Gold continues to push higher, and investors are finally starting to believe the rally might have some legs. Let’s take a look at Barrick Gold Corp. (TSX:ABX)(NYSE:ABX) and Yamana Gold Inc. (TSX:YRI)(NYSE:AUY) to see if one is a better pick right now. Barrick Barrick’s shareholders have suffered for years as ill-timed acquisitions and a bigger-at-all-costs mentality saddled the balance sheet with massive debt just as the gold and copper markets prepared to roll over. The result has been years of write-downs and a plummeting stock price. Barrick traded for $50 per share five years ago. Last September it dropped below…
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Gold continues to push higher, and investors are finally starting to believe the rally might have some legs.
Barrick’s shareholders have suffered for years as ill-timed acquisitions and a bigger-at-all-costs mentality saddled the balance sheet with massive debt just as the gold and copper markets prepared to roll over.
The result has been years of write-downs and a plummeting stock price. Barrick traded for $50 per share five years ago. Last September it dropped below $6.
In early 2015 Barrick’s new management team launched an ambitious strategic overhaul. The company cut staff, slashed expenses, and committed to reducing the US$13 billion debt pile by US$3 billion before the end of the year.
Few pundits believed Barrick would hit the target given the weakness in the gold sector and the company’s track record of mismanagement. To the market’s surprise Barrick pulled it off and the Q4 report will likely show that Barrick finished the year with about US$10 billion in long-term debt.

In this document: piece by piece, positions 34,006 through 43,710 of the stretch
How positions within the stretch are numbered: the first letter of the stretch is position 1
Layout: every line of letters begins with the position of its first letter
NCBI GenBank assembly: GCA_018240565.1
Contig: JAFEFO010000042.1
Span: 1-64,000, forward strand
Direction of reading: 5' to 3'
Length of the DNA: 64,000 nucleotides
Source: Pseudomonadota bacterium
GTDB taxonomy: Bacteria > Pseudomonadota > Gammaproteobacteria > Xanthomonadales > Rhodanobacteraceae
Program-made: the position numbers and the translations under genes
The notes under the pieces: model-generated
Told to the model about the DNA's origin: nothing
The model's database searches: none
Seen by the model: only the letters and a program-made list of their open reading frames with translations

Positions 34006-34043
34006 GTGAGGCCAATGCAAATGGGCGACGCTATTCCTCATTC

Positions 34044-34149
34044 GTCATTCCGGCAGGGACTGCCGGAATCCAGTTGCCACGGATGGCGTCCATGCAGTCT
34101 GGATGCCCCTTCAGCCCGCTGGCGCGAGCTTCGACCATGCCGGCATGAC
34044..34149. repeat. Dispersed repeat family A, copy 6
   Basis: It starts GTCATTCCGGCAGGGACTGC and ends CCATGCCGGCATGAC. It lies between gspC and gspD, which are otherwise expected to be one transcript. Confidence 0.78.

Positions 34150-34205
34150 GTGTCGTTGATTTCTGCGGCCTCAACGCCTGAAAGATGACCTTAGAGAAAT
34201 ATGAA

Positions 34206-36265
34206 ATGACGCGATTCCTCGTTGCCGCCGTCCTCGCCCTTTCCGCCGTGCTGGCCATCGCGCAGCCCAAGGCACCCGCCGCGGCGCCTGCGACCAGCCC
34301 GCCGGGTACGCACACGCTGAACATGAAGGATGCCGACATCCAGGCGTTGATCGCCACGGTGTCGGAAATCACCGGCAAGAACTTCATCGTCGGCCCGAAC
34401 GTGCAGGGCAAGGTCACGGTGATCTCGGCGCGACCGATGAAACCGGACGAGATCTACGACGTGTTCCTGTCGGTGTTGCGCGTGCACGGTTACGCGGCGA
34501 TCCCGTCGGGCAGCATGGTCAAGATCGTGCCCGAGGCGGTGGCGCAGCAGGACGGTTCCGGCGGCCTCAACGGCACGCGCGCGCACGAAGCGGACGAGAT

The company still has work to do to improve the balance sheet, but all-in sustaining costs (AISC) dropped to US$771 per ounce in Q3 2015, and free cash flow in the quarter hit US$256 million. That’s pretty good given the market conditions.
Barrick produced 1.66 million ounces of gold in the third quarter of 2015, and the full year probably came in above six million ounces.
Gold has surged about US$170 per ounce since mid-December, which would translate into an extra US$1 billion in cash flow this year if the price gains hold.
The company has a market capitalization of about US$14 billion.
Yamana’s shareholders have also suffered. The stock traded as high as $20 per share in late 2012, but debt issues combined with a sliding gold price sent the stock into a free fall that bottomed out below $2 in September 2015.
In an effort to streamline the business operations, Yamana placed its non-core assets into a new company called Brio Gold. The initial plan was to sell the group in order to raise cash to reduce debt.
Yamana was unable to get the price it wanted, and management decided in December to hold Brio Gold until market conditions improve. That is starting to look like a wise move given the recent surge in gold prices.
If Yamana is able to unload Brio Gold at an attractive price, it will go a long way to solving the debt problem. Yamana has net debt of roughly US$1.7 billion and a market capitalization of about US$2.4 billion.
The company has done a good job of reducing costs through the downturn and AISC came in at a reasonable US$841 for Q3 2015. Yamana’s 2016 gold production is expected to be 1.2-1.3 million ounces.
Which should you buy?
Both stocks will run higher on continued gold strength, but Barrick’s cost structure is lower and the company is making solid progress on its turnaround efforts, so I would go with the industry giant at this point.
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Fool contributor Andrew Walker owns shares of Barrick gold.